268 Glimpses of Our Ancestors.
stream which sweeps the contents of a newspaper into the Pool of Oblivion. Yet there were some pieces that deserved a better fate. From a large number of fugitive poems which appeared in the Brighton Herald, the Merthyr and Cardiff Chronicle, and the Montreal Courier (of which two latter William Henry Fleet was the Editor for some years before entering upon a legal career in Canada, which was closed by a too early death), we take, almost at hazard, two samples of his work: the one of a serious, the other of a humorous character, for he excelled in both :—
THE WANDERER'S RETURN.
Years had flown—his hair was grey,
Who sought again the much-lov'd spot, Where youth's first hours had passed away
'Mid friends who ne'er might be forgot. The path he trod—he knew it well,
The ancient oak its shade still shed; But those he sought no one could tell,
But, wondering, answered—" They are dead."
He sought the cot of one he'd left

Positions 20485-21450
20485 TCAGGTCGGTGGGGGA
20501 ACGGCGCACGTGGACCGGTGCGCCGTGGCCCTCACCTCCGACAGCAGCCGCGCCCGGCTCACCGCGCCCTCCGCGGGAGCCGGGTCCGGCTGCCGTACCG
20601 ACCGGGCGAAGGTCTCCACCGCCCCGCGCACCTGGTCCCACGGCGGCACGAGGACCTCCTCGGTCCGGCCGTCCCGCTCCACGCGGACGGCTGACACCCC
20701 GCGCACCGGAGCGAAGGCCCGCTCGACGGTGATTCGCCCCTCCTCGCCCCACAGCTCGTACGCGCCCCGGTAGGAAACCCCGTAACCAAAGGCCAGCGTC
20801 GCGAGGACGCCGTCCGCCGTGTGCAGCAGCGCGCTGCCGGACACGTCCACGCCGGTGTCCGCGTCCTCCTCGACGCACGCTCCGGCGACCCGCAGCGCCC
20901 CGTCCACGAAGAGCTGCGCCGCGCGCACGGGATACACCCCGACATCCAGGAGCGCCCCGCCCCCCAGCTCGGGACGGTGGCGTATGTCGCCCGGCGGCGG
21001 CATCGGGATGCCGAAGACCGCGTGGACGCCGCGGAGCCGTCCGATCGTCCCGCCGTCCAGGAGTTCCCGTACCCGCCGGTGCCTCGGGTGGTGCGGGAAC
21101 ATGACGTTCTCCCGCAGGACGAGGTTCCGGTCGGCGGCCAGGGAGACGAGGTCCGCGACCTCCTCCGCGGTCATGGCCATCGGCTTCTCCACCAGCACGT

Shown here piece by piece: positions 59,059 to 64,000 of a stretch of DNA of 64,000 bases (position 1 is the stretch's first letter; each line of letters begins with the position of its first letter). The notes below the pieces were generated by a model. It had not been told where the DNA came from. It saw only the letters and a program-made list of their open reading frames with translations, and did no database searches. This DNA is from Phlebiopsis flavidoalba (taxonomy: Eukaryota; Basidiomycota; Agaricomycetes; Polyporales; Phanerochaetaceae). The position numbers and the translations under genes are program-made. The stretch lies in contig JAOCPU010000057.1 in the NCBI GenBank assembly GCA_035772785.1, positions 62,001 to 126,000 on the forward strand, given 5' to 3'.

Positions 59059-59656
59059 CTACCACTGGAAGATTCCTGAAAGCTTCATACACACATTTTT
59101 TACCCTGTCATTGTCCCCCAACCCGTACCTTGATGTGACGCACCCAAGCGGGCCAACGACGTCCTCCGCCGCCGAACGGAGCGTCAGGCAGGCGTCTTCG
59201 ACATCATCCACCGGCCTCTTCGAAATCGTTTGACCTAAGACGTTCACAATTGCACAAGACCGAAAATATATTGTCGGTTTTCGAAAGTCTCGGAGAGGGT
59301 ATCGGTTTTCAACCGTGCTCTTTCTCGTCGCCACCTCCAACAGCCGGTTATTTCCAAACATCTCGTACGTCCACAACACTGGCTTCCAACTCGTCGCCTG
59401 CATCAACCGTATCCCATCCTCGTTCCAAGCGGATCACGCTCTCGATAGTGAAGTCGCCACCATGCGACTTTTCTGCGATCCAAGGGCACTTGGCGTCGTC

A laughing, merry-hearted thing; Who near his youthful heart had crept,
As tendril round a flower of Spring;. Where is she now ? the laughing voice,
The happy, tripping, blithesome tread, No longer bid his heart rejoice,
But echo whispers—"She is dead!"
His sisters, say, ah, where are they—
Companions of his youthful hours ? He sought them where they used to play,
But sad and cheerless were the bowers. The trees they'd planted side by side,
Now proudly waved above his head; He asked, " Where are they?" They replied,
"Thy sisters, Wanderer—they are dead!"
He turned away—his brother dear,
The bud his mother doated on; How is it that he is not here,
To welcome back the wandering one ? He called him by his well-known name,
But echo answered in his stead— Again the chilling response came,
" Thy brother, Wanderer—he is dead!"